Both of these trucks are eye-wateringly expensive, capable and packed with tech; but which one is better?
Honestly, we all cringe when we see a monstrous $71,000 price tag on any truck. The worst part is, that’s not even the top-of-the-line price level for half-ton pickup trucks. We’ve seen prices that are well over $80,000. Hell, certain “special” pickup trucks in this class can soar well over $100K (cough, cough TRX…).
The new Ford F-150 Hybrid Platinum and this eTorque-equipped Ram 1500 Laramie Longhorn both have a hybrid system (of sorts, in the Ram’s case). Still, the Ram has a burly Hemi V8, and the mild hybrid system offers up extra torque in short bursts and more seamless stop-start capability to improve fuel mileage. The Ford F-150 has a conventional gas-electric hybrid system, and a ton of tech to boot. It’s a setup that can give the truck the ability to be a serious mobile power source, while backing up the 3.5-liter EcoBoost V6 with more power and torque.
Given the fact that these two trucks represent the absolute pinnacle of tech for these truck-makers, it’s surprising to see such a lopsided result.
Ram 1500 Laramie Longhorn 10th Anniversary Edition
We’re all very fond of the 395 horsepower, 5.7-liter Hemi V8 that makes 410 lb-ft of torque. In our experience, it’s a proven engine that has great grunt and an amazing sound. It’s hooked up to an eight speed automatic transmission, and because of its 3.21 rear end, it has a max towing weight of 7,800 pounds. Keep in mind, when properly equipped, the Ram 1500 can tow up to 11,610 pounds.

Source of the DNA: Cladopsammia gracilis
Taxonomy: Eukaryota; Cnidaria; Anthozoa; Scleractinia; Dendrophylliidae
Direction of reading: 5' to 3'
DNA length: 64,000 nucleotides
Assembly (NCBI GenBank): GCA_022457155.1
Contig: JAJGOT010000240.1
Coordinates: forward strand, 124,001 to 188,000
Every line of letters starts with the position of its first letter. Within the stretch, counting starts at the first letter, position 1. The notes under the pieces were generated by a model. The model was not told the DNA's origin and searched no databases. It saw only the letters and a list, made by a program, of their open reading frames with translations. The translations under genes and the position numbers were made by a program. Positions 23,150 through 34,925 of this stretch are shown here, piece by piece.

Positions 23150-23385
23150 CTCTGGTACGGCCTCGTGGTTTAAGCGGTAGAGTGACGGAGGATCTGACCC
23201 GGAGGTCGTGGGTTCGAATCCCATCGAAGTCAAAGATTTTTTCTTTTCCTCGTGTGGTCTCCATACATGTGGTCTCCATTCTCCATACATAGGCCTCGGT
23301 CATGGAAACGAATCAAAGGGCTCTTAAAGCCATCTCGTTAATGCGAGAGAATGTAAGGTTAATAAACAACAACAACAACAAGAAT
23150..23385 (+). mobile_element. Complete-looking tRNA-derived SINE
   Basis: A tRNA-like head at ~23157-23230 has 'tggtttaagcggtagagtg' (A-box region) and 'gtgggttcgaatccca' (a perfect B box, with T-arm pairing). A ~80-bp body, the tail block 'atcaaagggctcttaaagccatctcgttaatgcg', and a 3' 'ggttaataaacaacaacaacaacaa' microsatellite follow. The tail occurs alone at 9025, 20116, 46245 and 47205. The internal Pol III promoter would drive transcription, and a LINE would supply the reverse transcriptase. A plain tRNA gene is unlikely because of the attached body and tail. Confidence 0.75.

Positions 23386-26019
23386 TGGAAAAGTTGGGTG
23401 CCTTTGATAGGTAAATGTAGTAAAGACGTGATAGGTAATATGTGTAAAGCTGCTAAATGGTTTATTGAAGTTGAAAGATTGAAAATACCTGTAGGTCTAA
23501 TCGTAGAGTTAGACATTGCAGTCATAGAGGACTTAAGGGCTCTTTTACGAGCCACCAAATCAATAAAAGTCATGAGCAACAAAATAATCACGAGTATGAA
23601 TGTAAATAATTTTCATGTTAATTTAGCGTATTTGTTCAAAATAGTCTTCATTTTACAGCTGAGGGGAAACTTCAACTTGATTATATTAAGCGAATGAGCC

It is still the most comfortable in this class, especially if you opt for the Laramie Longhorn. It has acres of fine leather, beautiful woods and lots of smart touches. The seats are some of the best in class, and the driving comfort is remarkable, especially for a half-ton pickup. Despite the looks and the comfort, though, the Ram gets clobbered in almost every other way.
Ford F-150 Platinum PowerBoost 4×4
Sporting a sandwiched 44 horsepower, 221 lb-ft torque electric motor between the gas engine and transmission, the F-150 Hybrid’s numbers are beastly. The electrified 3.5-liter twin-turbo EcoBoost V6 manages a total output of 430 horses and 570 lb-ft of torque. This truck has a 3.73 rear end and it has the capacity to pull up to 11,000 pounds.
Power, torque, capability, utility and efficiency clearly go to the Ford. It’s a hard combo to beat, but we’re going to try our best none the less. Check out this video and see what Roman and Andre do with these $71,000 trucks!